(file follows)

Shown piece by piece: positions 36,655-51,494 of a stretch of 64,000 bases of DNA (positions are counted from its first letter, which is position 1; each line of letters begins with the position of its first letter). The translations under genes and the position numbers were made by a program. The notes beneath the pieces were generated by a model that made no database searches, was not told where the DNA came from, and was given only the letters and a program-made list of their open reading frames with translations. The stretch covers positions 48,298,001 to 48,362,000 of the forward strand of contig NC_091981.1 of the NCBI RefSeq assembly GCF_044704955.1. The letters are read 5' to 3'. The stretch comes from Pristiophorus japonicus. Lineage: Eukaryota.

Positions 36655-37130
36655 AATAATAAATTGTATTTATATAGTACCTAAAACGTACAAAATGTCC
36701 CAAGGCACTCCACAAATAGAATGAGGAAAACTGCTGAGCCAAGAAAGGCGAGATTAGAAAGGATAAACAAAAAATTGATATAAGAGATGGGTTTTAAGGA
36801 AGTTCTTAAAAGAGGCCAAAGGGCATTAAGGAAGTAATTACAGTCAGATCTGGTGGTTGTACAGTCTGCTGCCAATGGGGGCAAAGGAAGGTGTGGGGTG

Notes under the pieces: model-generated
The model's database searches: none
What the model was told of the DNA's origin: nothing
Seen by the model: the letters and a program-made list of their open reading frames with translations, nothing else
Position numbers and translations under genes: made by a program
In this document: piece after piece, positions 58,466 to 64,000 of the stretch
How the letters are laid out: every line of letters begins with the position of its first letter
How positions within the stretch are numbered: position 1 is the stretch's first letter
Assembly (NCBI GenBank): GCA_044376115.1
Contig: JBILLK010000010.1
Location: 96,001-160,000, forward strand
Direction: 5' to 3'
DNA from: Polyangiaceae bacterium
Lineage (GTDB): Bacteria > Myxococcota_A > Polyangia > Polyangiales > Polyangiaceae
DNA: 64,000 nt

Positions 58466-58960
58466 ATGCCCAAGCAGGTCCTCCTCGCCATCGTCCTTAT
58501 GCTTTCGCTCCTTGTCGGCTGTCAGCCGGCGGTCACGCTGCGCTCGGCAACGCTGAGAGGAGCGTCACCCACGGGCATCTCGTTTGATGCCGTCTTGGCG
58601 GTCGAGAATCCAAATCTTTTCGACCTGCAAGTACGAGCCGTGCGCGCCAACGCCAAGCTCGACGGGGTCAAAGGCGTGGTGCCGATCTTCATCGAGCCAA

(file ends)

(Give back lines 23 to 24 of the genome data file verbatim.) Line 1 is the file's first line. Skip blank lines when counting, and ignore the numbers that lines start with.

58501 GCTTTCGCTCCTTGTCGGCTGTCAGCCGGCGGTCACGCTGCGCTCGGCAACGCTGAGAGGAGCGTCACCCACGGGCATCTCGTTTGATGCCGTCTTGGCG
58601 GTCGAGAATCCAAATCTTTTCGACCTGCAAGTACGAGCCGTGCGCGCCAACGCCAAGCTCGACGGGGTCAAAGGCGTGGTGCCGATCTTCATCGAGCCAA